For those individuals who had considered these non-tax considerations, a solution for many of them was to create a silent trust. For those individuals who had not considered these non-tax considerations, the settlor now could consider modifying the trust to make the trust a silent trust, so long as the beneficiary has yet to learn of the trust’s existence.
Permits Settlors to Delay Disclosure. A silent trust can be used to simply delay disclosure to a beneficiary until a later time (e.g., age 25 in states that adopt the UTC, or later, in other states like Delaware), but not forever. A silent trust may allow the silent period to extend as long as may be needed for a determination to be made as to when and whether a child (or more remote descendants) is mature enough to handle the news of their inherited wealth, or has exhibited signs of social and fiscal responsibility. Essentially, the constraints on the beneficiary’s access to information may provide a solution for individuals to deal with a beneficiary who is particularly immature, and also address an individual’s concern that knowledge of the trust could corrupt character not yet tested.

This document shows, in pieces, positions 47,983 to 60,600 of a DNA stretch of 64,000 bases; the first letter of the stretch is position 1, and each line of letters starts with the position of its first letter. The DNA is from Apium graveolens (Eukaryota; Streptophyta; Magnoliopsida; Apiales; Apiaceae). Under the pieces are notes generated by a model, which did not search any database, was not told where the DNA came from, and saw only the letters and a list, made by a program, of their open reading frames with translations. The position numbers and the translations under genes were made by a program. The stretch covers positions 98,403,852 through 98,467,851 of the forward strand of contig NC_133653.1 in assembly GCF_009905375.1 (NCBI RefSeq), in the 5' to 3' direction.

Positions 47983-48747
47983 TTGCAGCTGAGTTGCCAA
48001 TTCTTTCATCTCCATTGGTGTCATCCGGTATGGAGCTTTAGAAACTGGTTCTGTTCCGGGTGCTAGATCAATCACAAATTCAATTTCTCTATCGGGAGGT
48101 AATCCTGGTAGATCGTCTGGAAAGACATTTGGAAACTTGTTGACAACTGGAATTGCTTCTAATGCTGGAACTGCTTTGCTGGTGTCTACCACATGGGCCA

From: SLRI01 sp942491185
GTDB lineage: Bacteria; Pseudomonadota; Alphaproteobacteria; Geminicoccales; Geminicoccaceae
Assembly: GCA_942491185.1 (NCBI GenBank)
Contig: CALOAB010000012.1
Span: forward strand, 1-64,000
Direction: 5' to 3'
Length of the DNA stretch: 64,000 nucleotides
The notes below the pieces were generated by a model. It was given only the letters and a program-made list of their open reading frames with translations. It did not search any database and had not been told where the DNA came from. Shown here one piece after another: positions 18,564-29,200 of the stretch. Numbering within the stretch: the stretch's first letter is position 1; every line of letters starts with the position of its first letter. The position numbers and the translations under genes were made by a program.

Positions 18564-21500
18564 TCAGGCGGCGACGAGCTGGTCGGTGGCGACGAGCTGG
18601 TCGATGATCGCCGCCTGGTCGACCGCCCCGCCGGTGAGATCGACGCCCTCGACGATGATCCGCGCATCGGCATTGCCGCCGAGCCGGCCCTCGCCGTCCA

Addresses Changing Times. The non-waivable trustee duties under the UTC represent an attempt to balance the settlor’s desires for non-disclosure against the interests of the beneficiaries who may need to enforce their rights under the trust. However, trust laws have evolved over time, and must continue to evolve, to adjust to contemporary issues and concerns. For example, modern trust laws have relaxed the restrictions on perpetual trusts by eliminating, or at least reducing the reach of, the rule against perpetuities. Similarly, procedures to change irrevocable trusts and settle trust disputes have expanded and become available among more and more jurisdictions. Some take the position that the same should hold true for rules prohibiting nondisclosure, that a settlor should be able to waive the a trustee’s customary duty to disclose, and that laws should continue to change to meet the recent and developing demands of individuals who wish to keep a trust silent, at least for a period of time.
There also are arguments against the use of silent trusts. Some take the position that the use of silent trusts hinders the education of the next generation. Others point to the risk of personal liability run by trustees who fail to provide beneficiaries with information material to their trust interests, even when following the apparent wishes of the settlor. Some of the top reasons cited for not creating silent trusts include the following: